In rural Mozambique, bank-funded irrigation systems bring back life and hope to small farmers
Courtesy of IFAD (File photo) / IFAD support over the next five years is aimed at supporting smallholder farmers, as well as aquaculture but is also intended to boost rural markets, to respond to the challenges of climate change, and to deal with gender questions.
The International Fund for Agricultural Development (IFAD) has promised to invest 150 million US dollars in Mozambican agriculture in the five year period from 2018 to 2023.
“This sum is intended to support smallholder farmers, as well as aquaculture”, the IFAD representative in Mozambique, Robson Mutandi, told reporters on Thursday, shortly before a meeting to review the performance of government projects financed by IFAD.
The meeting, also attended by representatives of the Bank of Mozambique, and of the Ministries of Agriculture and of Economy and Finance, is intended to draw up an investment strategy for the next five years.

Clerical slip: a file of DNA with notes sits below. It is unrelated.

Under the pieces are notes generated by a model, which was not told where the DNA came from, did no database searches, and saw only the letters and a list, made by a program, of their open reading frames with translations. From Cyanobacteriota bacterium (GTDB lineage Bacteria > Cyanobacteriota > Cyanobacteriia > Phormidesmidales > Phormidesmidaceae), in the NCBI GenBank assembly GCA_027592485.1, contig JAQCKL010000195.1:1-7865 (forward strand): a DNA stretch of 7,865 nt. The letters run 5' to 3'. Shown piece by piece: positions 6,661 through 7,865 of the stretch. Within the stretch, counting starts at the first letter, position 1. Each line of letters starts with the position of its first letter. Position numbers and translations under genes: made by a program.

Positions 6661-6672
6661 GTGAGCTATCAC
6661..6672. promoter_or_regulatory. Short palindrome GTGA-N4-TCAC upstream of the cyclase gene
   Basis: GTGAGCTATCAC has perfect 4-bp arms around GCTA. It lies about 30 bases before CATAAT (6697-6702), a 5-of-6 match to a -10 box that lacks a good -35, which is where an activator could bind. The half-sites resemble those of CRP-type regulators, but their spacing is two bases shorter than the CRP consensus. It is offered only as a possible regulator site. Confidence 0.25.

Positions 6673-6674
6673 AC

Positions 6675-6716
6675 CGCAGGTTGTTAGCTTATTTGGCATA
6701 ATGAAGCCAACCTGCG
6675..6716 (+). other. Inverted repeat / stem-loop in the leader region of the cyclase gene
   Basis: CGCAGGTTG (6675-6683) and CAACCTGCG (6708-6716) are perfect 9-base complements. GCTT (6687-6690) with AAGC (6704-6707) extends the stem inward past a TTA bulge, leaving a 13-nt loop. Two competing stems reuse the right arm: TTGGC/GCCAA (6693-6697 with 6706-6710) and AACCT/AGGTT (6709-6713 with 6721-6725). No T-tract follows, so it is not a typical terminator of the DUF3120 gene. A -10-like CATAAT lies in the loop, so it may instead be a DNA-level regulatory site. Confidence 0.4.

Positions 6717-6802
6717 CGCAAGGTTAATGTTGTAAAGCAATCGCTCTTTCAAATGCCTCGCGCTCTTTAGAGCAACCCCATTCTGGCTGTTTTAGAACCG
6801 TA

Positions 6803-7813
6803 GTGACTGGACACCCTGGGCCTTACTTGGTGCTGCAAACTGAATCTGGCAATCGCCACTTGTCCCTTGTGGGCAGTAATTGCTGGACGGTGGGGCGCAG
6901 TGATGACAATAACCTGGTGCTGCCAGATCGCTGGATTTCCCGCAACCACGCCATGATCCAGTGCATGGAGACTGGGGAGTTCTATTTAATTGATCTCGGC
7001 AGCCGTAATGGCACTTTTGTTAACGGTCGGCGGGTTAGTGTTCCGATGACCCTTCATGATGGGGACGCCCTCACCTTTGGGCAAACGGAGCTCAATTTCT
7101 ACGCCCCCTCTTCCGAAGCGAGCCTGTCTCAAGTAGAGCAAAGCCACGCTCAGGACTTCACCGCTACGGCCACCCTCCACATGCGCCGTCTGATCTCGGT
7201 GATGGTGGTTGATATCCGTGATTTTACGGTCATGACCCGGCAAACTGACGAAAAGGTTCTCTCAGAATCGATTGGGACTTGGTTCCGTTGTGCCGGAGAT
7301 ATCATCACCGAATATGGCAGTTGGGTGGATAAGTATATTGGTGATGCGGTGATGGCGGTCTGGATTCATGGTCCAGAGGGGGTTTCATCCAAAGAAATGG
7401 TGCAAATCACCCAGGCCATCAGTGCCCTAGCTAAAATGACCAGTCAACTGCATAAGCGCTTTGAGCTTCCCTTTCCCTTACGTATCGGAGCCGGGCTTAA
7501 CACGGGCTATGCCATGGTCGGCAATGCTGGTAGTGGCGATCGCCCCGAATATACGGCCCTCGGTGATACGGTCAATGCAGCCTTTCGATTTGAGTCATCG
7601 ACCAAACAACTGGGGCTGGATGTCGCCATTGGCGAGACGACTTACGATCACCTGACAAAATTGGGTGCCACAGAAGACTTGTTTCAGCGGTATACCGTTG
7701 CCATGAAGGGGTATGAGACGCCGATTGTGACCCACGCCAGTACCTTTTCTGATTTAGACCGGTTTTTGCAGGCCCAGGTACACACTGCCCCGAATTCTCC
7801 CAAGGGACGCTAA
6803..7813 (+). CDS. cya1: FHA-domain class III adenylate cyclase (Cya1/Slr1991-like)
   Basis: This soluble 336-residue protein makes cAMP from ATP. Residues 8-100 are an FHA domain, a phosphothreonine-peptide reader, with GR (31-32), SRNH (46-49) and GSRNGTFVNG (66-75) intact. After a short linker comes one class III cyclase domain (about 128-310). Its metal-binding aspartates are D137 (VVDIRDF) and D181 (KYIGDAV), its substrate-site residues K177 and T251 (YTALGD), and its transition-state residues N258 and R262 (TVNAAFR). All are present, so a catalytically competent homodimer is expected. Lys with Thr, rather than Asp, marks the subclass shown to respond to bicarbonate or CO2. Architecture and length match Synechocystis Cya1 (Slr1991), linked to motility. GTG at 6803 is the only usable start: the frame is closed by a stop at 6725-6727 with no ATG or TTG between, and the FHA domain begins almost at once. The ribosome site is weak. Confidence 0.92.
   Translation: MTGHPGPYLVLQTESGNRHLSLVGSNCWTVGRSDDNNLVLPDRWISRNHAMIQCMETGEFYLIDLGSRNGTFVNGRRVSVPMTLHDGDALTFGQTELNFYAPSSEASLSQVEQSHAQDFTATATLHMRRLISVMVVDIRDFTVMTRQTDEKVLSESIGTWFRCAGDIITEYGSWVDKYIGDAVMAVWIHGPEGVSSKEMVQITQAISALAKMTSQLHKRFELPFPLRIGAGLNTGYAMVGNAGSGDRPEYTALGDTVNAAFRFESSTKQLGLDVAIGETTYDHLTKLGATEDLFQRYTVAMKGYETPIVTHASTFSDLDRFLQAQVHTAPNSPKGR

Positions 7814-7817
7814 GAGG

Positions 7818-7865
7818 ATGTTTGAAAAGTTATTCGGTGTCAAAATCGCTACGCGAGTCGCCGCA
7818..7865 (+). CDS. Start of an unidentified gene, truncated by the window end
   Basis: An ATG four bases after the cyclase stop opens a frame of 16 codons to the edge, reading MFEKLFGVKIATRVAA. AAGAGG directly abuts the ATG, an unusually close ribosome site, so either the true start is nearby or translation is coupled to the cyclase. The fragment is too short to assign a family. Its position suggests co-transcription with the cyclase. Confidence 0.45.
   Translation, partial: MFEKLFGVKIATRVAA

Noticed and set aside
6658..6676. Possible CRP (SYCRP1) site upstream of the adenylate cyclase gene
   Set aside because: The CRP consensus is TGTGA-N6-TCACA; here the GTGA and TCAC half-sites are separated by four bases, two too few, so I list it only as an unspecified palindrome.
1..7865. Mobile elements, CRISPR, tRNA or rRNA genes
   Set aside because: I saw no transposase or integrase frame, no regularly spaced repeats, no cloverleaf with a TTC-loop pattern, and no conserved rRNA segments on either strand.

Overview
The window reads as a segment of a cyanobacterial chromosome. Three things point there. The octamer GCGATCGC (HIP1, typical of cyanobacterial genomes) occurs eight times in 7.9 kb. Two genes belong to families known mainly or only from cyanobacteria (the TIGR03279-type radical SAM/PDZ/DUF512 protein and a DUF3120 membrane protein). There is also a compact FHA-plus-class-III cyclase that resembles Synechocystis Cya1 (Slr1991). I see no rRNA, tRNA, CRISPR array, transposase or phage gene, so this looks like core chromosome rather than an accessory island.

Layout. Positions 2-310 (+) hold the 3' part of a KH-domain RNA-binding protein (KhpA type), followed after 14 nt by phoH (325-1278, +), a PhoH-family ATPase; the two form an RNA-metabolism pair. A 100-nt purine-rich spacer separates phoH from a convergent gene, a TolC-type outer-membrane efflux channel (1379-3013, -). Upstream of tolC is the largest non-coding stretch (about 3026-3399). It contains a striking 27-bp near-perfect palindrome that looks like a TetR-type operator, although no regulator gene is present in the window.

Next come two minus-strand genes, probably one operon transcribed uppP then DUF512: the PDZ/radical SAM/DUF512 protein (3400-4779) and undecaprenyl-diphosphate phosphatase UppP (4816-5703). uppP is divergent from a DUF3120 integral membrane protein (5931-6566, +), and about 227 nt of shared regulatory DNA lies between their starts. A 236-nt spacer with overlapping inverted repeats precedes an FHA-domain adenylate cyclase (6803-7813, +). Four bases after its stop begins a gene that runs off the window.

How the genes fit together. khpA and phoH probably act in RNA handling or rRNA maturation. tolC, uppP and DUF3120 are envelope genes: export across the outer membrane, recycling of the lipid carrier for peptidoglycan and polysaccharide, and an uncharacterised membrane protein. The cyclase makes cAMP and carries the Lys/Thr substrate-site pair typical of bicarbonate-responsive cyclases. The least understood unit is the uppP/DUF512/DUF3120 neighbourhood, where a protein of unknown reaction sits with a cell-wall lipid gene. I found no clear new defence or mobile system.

In 2011, the government and IFAD signed a Country Strategic Opportunities Programme (COSOP) which laid down a partnership framework, but this programme expired in 2015.
Mutandi said that IFAD support over the next five years will also be intended to boost rural markets, to respond to the challenges of climate change, and to deal with gender questions. “Our investment strategy will depend on today’s meeting and on other, subsequent meetings, but we already have some investment ideas for the sums to be disbursed over the next five years”, he said.
The Permanent Secretary in the Ministry of Economy and Finance, Domingos Lambo, said that flexibility in procedures, delays in disbursing funds, and the timely contribution of the government in paying taxes and fees, were challenges to be overcome with regard to the portfolio of projects financed by IFAD.
Lambo stressed that alternatives should be sought so that Mozambican agriculture, integrated with other sectors, can increase its levels of production and productivity, and boost the income of peasant farmers.
Since it began cooperating with Mozambique in 1983, aid from IFAD has amounted to about 400 million dollars.